Nanex, a data-services firm, has discovered mysterious high-speed trading bots operating on the major stock exchanges, executing thousands of nonsensical transactions per second (for example, they may offer to buy a stock at a price much lower than the current quote, or to sell it at a much higher price). No one knows what these bots are trying to do: is just just a DoS attack on the exchange? Radar-chaff to prevent other bots from detecting another strategy? Bad code? Some call it "algorithmic terrorism" though Nanex is calling them "crop circles." Perhaps they're merely "quote stuffing" or "market spoofing" -- the jargon is delicious.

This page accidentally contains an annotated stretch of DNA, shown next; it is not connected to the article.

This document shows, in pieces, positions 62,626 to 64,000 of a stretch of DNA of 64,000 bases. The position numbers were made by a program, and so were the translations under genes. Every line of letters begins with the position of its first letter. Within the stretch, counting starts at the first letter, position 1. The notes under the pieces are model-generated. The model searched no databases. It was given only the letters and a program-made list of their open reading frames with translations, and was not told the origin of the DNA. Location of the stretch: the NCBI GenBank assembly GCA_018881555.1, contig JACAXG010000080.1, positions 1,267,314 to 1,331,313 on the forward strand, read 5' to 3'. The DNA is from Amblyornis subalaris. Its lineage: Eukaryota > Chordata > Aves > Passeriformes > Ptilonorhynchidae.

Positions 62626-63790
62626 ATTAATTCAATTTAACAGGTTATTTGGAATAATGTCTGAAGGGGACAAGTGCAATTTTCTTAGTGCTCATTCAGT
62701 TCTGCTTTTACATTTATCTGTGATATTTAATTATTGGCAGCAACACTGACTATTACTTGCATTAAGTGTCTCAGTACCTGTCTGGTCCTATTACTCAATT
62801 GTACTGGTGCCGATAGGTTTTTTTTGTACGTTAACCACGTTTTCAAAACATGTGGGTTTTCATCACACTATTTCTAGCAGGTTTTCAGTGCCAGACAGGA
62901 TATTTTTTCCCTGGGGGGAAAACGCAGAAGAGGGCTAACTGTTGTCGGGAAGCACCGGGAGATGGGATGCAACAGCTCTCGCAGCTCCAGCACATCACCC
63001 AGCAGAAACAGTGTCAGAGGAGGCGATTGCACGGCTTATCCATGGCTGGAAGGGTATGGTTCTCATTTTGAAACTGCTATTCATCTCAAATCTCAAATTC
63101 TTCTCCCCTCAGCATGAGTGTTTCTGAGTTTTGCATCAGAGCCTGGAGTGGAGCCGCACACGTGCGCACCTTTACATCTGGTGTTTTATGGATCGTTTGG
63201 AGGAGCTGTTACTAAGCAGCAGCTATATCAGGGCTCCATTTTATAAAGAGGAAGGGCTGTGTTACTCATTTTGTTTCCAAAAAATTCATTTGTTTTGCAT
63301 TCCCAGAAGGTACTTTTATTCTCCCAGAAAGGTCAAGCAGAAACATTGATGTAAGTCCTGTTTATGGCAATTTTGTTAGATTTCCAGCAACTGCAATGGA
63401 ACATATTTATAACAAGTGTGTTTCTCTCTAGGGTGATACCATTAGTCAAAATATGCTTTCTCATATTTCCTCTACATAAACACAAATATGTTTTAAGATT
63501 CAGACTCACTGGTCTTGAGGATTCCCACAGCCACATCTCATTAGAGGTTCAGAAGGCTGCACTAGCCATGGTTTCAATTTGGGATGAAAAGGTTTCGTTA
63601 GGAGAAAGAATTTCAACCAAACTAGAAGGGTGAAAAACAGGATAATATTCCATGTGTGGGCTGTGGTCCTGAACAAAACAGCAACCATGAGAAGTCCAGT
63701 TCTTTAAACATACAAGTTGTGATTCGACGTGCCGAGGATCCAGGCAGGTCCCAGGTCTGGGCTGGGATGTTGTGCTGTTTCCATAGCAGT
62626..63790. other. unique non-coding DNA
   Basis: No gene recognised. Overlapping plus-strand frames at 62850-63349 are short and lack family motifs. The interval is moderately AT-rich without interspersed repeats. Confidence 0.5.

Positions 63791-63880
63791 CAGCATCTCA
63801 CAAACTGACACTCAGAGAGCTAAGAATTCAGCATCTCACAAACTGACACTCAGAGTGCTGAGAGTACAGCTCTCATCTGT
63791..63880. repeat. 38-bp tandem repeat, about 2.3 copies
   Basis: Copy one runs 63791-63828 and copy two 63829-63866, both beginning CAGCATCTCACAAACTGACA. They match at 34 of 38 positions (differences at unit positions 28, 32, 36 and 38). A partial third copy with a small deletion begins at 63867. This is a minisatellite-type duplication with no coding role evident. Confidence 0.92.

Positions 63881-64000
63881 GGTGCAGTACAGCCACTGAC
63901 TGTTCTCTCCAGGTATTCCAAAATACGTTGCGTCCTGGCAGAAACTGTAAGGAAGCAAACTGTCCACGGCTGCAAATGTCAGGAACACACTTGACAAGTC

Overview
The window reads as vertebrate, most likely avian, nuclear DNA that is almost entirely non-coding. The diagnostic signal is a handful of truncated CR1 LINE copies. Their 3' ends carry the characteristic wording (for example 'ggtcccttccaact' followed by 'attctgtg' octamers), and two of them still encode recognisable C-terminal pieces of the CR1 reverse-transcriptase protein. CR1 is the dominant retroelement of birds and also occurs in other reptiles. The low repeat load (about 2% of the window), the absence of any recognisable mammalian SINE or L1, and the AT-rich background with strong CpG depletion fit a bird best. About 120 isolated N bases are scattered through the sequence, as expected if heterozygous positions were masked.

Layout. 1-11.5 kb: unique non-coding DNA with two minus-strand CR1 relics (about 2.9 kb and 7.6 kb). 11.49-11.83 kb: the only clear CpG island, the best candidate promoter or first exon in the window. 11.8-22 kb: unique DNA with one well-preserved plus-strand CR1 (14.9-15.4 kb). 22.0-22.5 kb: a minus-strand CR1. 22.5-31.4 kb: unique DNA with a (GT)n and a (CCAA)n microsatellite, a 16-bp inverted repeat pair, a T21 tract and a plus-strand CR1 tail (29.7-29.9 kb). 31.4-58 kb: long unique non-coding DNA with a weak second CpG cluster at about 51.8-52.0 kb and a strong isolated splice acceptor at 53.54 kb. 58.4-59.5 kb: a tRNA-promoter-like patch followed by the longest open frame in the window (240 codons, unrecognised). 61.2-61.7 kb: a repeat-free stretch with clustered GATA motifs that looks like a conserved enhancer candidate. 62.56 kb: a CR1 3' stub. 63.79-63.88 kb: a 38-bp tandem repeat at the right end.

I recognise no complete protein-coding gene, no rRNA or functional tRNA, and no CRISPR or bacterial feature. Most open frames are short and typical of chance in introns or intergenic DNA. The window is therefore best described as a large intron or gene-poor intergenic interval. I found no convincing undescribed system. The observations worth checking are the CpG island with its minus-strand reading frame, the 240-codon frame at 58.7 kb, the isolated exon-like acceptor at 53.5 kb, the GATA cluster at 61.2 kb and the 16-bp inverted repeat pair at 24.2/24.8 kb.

Here we see a "flag repeater" being executed on the BATS Exchange, the third-largest equity market after the NYSE and NASDAQ. 15,000 quote requests were made in 11 seconds in a repeating pattern. Each iteration upped the quote a penny until $9.36, and then the algorithm went down the same way, a penny at a time.
Market Data Firm Spots the Tracks of Bizarre Robot Traders
(via O'Reilly Radar)
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